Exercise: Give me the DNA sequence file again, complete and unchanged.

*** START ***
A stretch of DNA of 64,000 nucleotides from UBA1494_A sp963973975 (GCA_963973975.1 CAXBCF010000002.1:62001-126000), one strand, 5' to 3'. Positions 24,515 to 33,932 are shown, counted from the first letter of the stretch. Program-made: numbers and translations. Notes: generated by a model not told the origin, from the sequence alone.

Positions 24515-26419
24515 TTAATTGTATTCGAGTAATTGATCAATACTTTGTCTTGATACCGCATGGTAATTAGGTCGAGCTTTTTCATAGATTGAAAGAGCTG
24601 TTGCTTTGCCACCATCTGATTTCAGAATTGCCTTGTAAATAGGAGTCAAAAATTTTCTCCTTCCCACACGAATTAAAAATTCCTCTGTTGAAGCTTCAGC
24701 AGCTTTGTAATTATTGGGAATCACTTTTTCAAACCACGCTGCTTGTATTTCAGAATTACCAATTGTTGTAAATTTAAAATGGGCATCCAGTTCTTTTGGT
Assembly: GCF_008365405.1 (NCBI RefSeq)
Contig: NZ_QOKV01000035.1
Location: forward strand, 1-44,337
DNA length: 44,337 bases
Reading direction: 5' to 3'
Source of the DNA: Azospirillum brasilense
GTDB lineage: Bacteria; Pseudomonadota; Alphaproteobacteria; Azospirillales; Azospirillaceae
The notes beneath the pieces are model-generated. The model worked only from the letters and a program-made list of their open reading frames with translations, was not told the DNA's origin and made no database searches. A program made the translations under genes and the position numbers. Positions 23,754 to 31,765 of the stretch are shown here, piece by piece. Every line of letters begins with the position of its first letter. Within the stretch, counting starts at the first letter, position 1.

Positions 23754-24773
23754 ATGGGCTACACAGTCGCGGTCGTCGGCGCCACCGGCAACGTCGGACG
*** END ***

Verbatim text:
A stretch of DNA of 64,000 nucleotides from UBA1494_A sp963973975 (GCA_963973975.1 CAXBCF010000002.1:62001-126000), one strand, 5' to 3'. Positions 24,515 to 33,932 are shown, counted from the first letter of the stretch. Program-made: numbers and translations. Notes: generated by a model not told the origin, from the sequence alone.

Positions 24515-26419
24515 TTAATTGTATTCGAGTAATTGATCAATACTTTGTCTTGATACCGCATGGTAATTAGGTCGAGCTTTTTCATAGATTGAAAGAGCTG
24601 TTGCTTTGCCACCATCTGATTTCAGAATTGCCTTGTAAATAGGAGTCAAAAATTTTCTCCTTCCCACACGAATTAAAAATTCCTCTGTTGAAGCTTCAGC
24701 AGCTTTGTAATTATTGGGAATCACTTTTTCAAACCACGCTGCTTGTATTTCAGAATTACCAATTGTTGTAAATTTAAAATGGGCATCCAGTTCTTTTGGT
Assembly: GCF_008365405.1 (NCBI RefSeq)
Contig: NZ_QOKV01000035.1
Location: forward strand, 1-44,337
DNA length: 44,337 bases
Reading direction: 5' to 3'
Source of the DNA: Azospirillum brasilense
GTDB lineage: Bacteria; Pseudomonadota; Alphaproteobacteria; Azospirillales; Azospirillaceae
The notes beneath the pieces are model-generated. The model worked only from the letters and a program-made list of their open reading frames with translations, was not told the DNA's origin and made no database searches. A program made the translations under genes and the position numbers. Positions 23,754 to 31,765 of the stretch are shown here, piece by piece. Every line of letters begins with the position of its first letter. Within the stretch, counting starts at the first letter, position 1.

Positions 23754-24773
23754 ATGGGCTACACAGTCGCGGTCGTCGGCGCCACCGGCAACGTCGGACG